When researchers put a half teaspoon of cayenne pepper in a bowl of soup, people ate 60 fewer calories at the next meal on average, compared to people who ate plain soup with or without a cayenne-pepper pill, according to the study at Purdue University in West Lafayette, Indiana. Scientists say cayenne seems to rev metabolism when consumed in food, as opposed to pill form.
In the fight against fat, restricting carbohydrates may not be as important as timing intake of them. In a 2011 Israeli study, 100 obese people went on a diet of roughly 20 percent protein, 30 percent fat, and 50 percent carbohydrates. Group one ate starches throughout the day; group two saved most carbohydrates for dinner. Six months later, group two reported feeling fuller during the day and had lost more weight, body fat, and abdominal inches.
As virtuous as that 60-minute kettlebell class feels, “it’s very difficult to exercise off weight,” Aronne says. “All the evidence shows that you need to reduce calorie intake to lose weight.” But aside from its benefits for cardiovascular and mental health, exercise is key after you’ve dropped several pounds, because “your muscles compensate by burning fewer calories,” Aronne warns. A mix of cardio and toning five times a week will keep the metabolism humming.
A somewhat chilly bedroom could improve both your sleep and your metabolism. An article in Obesity Reviews noted that the average indoor temperature has ticked upward during the past few decades. What’s more, most of us keep the thermostat steady throughout the house, preventing the body from experiencing as many dips in temperature—and from having to stoke its own calorie-burning furnace. “Sleeping in a chillier room is a great way to force your body to heat itself up for hours,” Aronne says. “You will burn calories keeping yourself warm.”
A 2010 study from Brigham and Women’s Hospital in Boston, which followed more than 19,000 women for an average of 13 years, found that those who had one to two alcoholic drinks daily put on fewer pounds than nondrinkers and heavy drinkers. Weight gain was lowest among wine drinkers. While the researchers can’t definitively explain this, they say that the subjects who sipped a glass or two ate fewer calories—and that women burn more calories after drinking than men do.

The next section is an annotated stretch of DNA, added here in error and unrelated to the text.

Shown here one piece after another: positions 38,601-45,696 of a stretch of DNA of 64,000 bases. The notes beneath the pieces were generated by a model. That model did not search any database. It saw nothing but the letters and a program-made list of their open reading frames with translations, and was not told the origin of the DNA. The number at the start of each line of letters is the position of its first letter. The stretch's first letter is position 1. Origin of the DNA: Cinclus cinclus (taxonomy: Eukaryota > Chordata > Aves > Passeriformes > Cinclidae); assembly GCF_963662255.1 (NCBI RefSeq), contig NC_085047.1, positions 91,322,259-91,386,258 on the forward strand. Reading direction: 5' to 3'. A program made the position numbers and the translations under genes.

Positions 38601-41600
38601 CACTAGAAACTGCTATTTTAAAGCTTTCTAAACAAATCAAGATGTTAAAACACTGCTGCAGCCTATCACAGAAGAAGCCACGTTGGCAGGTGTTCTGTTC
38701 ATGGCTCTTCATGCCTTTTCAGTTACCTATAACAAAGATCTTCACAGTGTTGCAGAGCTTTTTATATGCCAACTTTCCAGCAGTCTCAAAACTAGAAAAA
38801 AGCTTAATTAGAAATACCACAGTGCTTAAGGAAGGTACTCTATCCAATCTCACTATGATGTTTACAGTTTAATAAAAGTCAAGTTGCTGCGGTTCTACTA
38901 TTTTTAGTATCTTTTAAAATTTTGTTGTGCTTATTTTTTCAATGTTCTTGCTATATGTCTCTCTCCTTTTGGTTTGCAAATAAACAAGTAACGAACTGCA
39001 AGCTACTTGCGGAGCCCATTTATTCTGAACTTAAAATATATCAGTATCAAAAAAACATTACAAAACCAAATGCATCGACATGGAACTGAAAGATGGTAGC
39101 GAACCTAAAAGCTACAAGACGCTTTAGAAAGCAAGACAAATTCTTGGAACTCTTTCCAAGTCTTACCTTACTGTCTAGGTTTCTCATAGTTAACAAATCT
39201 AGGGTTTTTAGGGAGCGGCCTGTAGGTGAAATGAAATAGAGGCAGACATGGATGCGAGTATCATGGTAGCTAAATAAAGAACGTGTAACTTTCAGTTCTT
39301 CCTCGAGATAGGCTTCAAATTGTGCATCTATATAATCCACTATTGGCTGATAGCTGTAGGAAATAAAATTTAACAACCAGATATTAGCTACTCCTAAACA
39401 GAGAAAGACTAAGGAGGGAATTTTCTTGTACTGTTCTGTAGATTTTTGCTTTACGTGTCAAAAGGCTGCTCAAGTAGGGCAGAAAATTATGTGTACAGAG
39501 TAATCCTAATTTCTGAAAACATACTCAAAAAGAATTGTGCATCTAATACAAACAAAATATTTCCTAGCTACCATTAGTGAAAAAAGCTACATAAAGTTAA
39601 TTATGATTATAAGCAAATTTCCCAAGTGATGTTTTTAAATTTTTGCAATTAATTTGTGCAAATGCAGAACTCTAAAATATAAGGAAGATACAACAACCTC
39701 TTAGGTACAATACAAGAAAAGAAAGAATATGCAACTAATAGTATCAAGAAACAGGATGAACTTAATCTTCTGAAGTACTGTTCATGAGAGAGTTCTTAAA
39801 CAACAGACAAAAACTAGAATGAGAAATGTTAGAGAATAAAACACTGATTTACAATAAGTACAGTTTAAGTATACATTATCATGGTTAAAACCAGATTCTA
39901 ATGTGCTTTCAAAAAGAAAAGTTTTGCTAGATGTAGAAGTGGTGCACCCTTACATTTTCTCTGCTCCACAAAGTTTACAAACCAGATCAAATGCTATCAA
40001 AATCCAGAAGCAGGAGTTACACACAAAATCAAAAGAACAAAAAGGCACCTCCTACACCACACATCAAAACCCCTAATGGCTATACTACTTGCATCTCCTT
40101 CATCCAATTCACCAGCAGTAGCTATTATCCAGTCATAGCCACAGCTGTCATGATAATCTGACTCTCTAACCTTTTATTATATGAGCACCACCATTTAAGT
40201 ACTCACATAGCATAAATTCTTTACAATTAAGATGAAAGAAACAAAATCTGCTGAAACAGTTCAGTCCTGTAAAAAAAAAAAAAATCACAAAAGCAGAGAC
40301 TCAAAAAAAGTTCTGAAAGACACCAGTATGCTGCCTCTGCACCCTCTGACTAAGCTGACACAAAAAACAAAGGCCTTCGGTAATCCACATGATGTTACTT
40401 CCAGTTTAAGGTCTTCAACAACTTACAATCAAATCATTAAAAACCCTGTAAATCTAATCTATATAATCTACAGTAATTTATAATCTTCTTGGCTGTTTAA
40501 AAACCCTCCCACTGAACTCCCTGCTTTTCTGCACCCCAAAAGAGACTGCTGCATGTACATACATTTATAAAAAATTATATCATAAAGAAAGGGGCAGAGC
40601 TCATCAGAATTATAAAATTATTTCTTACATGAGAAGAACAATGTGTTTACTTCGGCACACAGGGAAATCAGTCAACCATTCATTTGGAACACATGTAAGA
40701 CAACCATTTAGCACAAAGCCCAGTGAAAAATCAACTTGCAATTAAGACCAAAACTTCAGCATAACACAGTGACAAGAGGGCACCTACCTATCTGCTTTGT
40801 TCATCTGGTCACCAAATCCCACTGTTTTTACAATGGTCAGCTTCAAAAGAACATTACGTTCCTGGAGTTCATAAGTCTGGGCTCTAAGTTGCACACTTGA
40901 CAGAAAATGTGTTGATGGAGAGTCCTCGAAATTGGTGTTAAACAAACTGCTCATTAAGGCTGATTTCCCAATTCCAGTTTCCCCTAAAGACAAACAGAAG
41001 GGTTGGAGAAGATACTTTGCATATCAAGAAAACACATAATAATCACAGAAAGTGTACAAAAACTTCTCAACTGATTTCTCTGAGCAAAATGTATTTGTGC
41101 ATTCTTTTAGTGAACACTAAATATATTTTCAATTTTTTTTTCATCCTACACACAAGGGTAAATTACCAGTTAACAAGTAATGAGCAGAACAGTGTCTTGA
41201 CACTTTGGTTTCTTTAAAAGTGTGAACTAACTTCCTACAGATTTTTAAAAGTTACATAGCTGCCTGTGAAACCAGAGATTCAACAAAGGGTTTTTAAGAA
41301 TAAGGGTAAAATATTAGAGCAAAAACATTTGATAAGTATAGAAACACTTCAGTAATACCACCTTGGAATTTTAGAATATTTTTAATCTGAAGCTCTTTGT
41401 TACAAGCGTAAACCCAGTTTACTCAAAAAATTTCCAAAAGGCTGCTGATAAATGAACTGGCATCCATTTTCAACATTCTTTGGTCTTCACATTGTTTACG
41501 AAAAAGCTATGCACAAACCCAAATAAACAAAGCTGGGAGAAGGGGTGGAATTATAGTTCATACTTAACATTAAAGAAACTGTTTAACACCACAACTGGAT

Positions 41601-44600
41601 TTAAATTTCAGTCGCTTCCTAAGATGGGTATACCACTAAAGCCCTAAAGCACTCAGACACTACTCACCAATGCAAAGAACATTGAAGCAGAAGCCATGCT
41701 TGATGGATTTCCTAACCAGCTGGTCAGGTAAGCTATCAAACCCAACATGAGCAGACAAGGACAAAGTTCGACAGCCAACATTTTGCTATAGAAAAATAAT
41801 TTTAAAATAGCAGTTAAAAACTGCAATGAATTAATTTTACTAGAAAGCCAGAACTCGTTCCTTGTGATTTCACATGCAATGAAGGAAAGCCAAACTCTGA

Regularly using sugar substitutes may make you feel saintly, but it’s hell on your waistline, research suggests. Rats fed sugar alternatives, such as zero-calorie saccharin, eventually gained more weight than those fed sugar. Scientists speculate that because fake sugar doesn’t come with additional calories, the confused digestive system fails to burn calories and regulate food intake the way it would with the real stuff. Bottom line: You’re best off with small amounts of natural sugar, such as yogurt with fruit.
For some people who take medicine to control allergies, weight gain may be as common a complaint as a runny nose or itchy eyes. People on antihistamines are ten pounds heavier on average than their unmedicated counterparts, Joseph Ratliff, a postdoctoral associate in Yale School of Medicine’s psychiatry department, has found. This could be because H1-type antihistamines (such as Claritin or Allegra) block the immune system’s histamines, which play a role in appetite and fat breakdown. Allergy shots or corticosteroids are possible alternatives, but those whose symptoms are best controlled by antihistamines may have to adjust their diet or exercise to compensate.